Volcanoes – worn down to their roots
Some 350 million years ago, East Lothian was a peaceful flat coastal plain, clothed by forests, dotted with lagoons and crossed by meandering rivers flowing into deltas at the edge of a sea to the north-east – much like the American Gulf Coast is today. From time to time, though, this peace and tranquillity was disturbed by the fire and explosion of erupting volcanoes.
Volcanoes are formed when molten rock (called magma) forces its way from depth up a pipe (vent) to the surface. A volcano can be violent, throwing clouds of steam, ash, rock debris and bombs into the air, or less violent, with the flows of lava gradually building up a cone round about the crater. Some volcanoes erupt only one or two flows before becoming extinct, with the activity moving elsewhere. Other volcanoes produce many eruptions over a long time, building up a cone of lava flows separated by layers of ash. East Lothian must have presented quite a sight as volcanoes erupted near and far; near – at North Berwick Law, the Bass Rock, Tantallon and Dunbar, and far – at Arthur’s Seat and the Lomond Hills.
In the many millennia since the volcanoes were active they have been buried and then uncovered by erosion, so today it is only the remnants and roots of some of the volcanoes that are left. As volcanic rocks are harder and more resistant than the surrounding sedimentary strata, they form the main landscape features of the lowland areas of East Lothian.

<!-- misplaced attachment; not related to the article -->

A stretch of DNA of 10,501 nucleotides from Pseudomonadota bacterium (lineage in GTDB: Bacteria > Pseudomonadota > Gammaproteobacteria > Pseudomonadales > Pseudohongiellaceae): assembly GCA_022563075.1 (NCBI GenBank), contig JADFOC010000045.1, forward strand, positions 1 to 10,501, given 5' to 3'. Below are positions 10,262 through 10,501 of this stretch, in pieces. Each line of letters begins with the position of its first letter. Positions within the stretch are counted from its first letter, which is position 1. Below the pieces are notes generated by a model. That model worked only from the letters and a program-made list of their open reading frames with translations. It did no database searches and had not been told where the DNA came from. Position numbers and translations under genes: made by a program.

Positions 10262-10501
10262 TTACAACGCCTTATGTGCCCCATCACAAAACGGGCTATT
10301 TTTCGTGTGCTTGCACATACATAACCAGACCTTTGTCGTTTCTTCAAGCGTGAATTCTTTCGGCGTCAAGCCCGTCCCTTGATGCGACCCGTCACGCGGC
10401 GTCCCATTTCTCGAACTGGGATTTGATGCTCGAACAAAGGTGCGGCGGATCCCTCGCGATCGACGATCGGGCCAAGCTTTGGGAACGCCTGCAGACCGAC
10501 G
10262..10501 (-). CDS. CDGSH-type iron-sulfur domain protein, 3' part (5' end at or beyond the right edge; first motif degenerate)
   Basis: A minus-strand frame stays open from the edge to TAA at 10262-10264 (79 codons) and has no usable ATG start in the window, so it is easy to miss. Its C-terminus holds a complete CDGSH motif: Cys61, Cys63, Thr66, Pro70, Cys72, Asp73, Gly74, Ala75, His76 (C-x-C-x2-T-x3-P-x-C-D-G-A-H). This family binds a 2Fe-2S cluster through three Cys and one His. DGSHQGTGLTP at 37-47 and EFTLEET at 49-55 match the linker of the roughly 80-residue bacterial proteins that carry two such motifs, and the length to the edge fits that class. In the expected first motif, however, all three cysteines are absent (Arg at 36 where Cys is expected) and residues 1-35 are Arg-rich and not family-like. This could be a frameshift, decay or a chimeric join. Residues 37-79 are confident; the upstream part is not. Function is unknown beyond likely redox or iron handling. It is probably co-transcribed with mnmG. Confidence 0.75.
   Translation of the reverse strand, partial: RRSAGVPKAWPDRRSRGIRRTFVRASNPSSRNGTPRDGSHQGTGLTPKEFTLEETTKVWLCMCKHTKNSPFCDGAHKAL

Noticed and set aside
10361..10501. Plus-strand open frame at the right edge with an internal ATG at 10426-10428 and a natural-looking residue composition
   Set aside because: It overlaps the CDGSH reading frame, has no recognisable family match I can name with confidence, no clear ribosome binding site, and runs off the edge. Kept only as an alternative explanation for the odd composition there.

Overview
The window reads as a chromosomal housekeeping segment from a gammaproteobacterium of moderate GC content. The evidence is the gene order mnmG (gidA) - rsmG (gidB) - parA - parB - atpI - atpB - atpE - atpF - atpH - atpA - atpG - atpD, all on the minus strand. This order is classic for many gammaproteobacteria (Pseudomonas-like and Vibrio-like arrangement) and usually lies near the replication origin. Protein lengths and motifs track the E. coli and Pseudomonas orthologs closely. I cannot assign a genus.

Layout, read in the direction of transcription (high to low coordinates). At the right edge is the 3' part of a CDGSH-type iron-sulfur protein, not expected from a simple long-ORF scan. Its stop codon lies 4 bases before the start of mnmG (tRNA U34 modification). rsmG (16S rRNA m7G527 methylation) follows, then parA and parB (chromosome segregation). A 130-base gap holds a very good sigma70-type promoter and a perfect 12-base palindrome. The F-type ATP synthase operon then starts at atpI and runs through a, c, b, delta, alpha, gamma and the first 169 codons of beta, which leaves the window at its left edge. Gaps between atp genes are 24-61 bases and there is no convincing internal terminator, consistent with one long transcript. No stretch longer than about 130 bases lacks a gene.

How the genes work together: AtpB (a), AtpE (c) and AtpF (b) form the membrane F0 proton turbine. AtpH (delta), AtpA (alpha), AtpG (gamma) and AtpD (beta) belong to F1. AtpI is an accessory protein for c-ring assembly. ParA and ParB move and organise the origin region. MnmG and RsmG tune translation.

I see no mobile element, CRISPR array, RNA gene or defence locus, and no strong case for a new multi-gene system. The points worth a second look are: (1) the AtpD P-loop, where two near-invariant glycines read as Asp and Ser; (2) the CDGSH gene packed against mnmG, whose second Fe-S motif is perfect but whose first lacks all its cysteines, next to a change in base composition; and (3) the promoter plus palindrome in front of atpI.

North Berwick Law and the Bass Rock are the roots of two old volcanoes. The cones of lavas and ash have worn away, just leaving the columns of hard igneous rock – the last of the molten rock that cooled in the pipe, hence their almost circular shape. The Law has a conical shape, whereas the sea-washed sides of the Bass Rock have remained vertical.
Lavas and ashes that erupted from volcanoes such as the Law, can be seen on the foreshore and around the harbour at North Berwick. As the rocks have been tilted to the west by earth movements, different beds are exposed along the shore. The Paddling Pool has been cut in red volcanic ash which settled in water where the layers and the larger ash fragments can be seen. Then three lava flows erupted one after another.
Each flow is about 10m thick, consisting of a dark, structureless lower portion, grading upwards into a honeycomb rock, formed as gas escaped from the erupted lava flow. The lavas are formed of a crystalline rock, called basalt. Lava flows gave rise to the hills from North Berwick on the coast by way of Kingston and the Garleton Hills, Whitekirk Hill and East Linton to Whittingham.